iv)        What is the amount of Duchesneau's personal liability for unpaid rent and damages?

[80]        In Schedule J of the lease, Duchesneau guaranteed the performance of Lorac's obligations (including its obligation to promptly pay the rent) and agreed to indemnify Piazzazzuri for any damages, costs and losses suffered by the landlord from the termination of the lease. 

[81]        The limit of Duchesneau's personal guarantee under Schedule J is $178,750 "with respect to obligations attributable to the first year" of the lease.  Thereafter, the amount of his guarantee progressively decreases with respect to obligations incurred in each of the following six years of the lease term.

[82]        In argument, the parties contended that Duchesneau's guarantee should take account of the lower limit in the second year of the lease ($153,215), since Piazzazzuri is claiming for lost rent in 2010, as well as 2009.  However, the parties did not agree on the amount of the applicable reduction.

[83]        In the Court's view, the only period that is relevant to calculate the extent of Duchesneau's guarantee is the first year of the lease.  Since the lease was terminated in the first year, Duchesneau never guaranteed Lorac's lease obligations "attributable to the second year of the term" (Schedule J, page 2).  Even though Piazzazzuri's damages include lost rent in 2010, its damages are attributable to Lorac's failure to pay rent in December 2009, during the first year of the lease.  Accordingly, Duchesneau's guarantee is "with respect to obligations attributable to the first year" of the lease.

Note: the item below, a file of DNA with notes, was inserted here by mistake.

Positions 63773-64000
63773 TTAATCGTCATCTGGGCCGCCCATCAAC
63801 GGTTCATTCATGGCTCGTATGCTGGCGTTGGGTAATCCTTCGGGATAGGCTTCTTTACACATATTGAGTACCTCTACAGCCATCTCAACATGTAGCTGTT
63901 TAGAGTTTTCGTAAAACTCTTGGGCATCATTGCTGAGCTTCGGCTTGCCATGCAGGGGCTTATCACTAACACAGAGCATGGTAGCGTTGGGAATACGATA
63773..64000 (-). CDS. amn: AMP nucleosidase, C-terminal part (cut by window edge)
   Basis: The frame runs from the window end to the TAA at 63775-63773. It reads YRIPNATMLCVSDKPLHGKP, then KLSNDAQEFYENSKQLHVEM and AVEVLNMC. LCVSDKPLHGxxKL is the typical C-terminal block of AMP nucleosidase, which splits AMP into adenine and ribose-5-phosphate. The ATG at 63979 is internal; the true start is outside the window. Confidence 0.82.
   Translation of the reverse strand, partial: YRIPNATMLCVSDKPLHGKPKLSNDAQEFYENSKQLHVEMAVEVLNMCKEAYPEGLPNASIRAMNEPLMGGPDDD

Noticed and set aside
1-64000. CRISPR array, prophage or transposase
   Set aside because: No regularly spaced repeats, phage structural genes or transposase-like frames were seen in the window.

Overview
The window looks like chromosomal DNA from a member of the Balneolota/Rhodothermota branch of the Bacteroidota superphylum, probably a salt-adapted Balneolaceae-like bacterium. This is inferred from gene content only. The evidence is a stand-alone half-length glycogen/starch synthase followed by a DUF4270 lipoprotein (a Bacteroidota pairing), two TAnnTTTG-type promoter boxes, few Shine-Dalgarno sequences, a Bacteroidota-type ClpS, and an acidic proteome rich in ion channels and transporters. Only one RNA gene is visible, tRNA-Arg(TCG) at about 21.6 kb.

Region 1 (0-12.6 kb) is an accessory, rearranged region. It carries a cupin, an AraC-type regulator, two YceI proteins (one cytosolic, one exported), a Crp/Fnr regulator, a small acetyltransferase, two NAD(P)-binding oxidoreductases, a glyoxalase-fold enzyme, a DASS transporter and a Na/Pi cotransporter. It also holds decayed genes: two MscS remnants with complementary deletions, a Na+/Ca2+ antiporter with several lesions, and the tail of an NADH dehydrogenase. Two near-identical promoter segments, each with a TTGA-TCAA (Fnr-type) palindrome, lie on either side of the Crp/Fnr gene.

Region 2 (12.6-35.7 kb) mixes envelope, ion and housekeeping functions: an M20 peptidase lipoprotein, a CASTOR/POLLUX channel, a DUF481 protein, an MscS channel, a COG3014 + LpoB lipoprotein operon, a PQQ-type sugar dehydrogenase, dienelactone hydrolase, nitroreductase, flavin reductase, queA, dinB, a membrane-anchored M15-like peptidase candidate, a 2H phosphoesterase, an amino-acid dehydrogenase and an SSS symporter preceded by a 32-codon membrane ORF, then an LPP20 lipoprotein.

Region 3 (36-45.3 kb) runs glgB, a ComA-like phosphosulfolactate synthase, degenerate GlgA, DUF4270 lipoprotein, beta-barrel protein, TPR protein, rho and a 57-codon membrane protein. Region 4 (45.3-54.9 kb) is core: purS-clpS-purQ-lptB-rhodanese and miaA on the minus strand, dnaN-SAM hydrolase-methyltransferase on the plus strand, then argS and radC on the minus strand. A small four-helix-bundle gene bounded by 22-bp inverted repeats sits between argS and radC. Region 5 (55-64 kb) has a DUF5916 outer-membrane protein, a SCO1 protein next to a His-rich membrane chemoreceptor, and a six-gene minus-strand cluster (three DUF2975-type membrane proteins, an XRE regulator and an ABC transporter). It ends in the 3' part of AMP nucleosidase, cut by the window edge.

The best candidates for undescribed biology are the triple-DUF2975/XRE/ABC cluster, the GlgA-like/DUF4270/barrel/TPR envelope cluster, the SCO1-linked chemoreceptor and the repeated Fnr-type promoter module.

[84]        Although Duchesneau's guarantee in the first year of the lease is $178,750, Piazzazzuri amended its claim at trial to ask that it be set at $172,944.87.  This latter amount will therefore be applied by the Court.

v)         Are Lorac and Duchesneau entitled to recover damages?

[85]        Lorac and Duchesneau claim a total of $748,919 for business losses and other damages.